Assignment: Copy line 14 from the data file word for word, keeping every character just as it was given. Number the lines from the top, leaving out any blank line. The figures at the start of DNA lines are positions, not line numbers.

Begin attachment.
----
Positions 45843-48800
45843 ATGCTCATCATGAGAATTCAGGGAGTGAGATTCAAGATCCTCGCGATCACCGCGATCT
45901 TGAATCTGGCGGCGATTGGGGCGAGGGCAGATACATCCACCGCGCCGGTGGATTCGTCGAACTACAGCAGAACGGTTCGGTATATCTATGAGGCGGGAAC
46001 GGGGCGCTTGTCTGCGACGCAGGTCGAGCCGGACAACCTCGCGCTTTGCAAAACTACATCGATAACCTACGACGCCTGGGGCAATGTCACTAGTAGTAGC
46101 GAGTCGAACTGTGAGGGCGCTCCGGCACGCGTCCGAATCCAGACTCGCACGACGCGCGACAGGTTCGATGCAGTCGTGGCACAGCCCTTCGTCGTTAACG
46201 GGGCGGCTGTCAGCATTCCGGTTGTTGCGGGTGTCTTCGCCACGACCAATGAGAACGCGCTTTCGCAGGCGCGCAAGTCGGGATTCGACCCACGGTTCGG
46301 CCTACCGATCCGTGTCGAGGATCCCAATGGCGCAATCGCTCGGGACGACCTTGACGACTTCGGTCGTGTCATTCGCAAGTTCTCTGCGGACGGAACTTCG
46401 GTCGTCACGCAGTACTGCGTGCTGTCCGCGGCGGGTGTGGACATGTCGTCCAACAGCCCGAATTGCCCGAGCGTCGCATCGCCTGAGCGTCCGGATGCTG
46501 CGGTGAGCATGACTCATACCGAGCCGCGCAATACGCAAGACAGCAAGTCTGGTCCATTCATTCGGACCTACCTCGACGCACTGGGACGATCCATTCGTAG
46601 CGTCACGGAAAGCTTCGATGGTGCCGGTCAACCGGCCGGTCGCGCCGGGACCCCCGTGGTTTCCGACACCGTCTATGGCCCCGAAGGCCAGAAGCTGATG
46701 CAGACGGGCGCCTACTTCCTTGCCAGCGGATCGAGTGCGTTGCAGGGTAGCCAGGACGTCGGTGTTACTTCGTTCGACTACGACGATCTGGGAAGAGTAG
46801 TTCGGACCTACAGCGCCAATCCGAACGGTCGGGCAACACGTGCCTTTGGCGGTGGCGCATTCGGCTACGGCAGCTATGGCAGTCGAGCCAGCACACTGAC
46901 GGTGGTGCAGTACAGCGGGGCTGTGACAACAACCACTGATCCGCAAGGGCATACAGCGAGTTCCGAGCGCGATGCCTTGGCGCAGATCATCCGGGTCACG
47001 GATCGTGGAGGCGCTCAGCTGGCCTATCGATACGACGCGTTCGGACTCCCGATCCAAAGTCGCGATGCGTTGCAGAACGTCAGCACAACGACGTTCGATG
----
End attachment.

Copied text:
47001 GATCGTGGAGGCGCTCAGCTGGCCTATCGATACGACGCGTTCGGACTCCCGATCCAAAGTCGCGATGCGTTGCAGAACGTCAGCACAACGACGTTCGATG